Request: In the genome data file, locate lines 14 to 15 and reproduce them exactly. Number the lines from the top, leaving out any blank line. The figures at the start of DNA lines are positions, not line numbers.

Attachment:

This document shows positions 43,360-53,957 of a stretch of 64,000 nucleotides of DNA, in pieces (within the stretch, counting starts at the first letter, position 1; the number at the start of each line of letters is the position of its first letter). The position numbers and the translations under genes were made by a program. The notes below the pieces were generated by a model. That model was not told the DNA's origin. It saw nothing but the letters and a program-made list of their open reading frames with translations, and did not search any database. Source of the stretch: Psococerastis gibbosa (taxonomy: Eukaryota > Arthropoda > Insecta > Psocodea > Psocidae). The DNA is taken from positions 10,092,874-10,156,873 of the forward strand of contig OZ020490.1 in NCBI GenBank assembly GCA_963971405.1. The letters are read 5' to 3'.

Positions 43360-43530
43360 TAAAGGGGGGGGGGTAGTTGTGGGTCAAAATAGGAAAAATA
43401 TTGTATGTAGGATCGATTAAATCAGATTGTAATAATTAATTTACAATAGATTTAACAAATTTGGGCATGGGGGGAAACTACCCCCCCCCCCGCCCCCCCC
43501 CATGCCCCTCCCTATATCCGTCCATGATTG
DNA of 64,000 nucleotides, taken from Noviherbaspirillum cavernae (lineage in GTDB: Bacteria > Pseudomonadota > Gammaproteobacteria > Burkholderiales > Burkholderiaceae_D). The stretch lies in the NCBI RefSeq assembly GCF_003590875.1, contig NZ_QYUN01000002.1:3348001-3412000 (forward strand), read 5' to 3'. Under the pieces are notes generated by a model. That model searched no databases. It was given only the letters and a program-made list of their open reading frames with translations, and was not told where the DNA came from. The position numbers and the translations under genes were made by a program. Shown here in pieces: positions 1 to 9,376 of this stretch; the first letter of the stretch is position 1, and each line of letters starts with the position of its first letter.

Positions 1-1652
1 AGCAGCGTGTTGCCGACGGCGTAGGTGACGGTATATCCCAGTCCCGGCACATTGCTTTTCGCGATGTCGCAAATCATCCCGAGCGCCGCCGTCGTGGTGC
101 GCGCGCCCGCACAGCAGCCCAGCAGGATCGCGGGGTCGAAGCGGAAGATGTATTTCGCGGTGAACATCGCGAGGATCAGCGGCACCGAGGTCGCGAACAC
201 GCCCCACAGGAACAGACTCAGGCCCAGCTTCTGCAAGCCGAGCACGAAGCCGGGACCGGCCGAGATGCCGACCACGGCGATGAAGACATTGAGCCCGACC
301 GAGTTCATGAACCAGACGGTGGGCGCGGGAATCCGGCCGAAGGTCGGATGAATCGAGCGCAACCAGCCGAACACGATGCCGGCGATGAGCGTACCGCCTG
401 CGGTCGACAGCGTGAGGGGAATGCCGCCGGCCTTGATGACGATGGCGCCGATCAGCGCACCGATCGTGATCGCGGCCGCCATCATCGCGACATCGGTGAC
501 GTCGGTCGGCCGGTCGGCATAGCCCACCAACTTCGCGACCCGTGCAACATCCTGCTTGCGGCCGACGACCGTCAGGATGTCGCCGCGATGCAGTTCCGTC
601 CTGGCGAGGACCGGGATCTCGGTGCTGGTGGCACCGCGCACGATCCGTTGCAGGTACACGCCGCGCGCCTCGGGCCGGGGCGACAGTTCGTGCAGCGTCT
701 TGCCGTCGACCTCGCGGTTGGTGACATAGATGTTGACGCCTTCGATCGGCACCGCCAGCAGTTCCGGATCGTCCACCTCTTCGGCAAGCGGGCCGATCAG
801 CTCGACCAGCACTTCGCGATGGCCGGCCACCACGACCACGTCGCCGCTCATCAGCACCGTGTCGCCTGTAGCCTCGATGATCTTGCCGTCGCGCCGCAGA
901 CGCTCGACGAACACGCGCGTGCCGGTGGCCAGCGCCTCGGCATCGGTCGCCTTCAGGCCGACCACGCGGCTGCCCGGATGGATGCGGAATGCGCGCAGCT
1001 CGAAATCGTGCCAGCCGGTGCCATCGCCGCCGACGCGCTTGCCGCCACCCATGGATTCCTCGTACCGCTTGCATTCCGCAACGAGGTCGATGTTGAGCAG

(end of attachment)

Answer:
601 CTGGCGAGGACCGGGATCTCGGTGCTGGTGGCACCGCGCACGATCCGTTGCAGGTACACGCCGCGCGCCTCGGGCCGGGGCGACAGTTCGTGCAGCGTCT
701 TGCCGTCGACCTCGCGGTTGGTGACATAGATGTTGACGCCTTCGATCGGCACCGCCAGCAGTTCCGGATCGTCCACCTCTTCGGCAAGCGGGCCGATCAG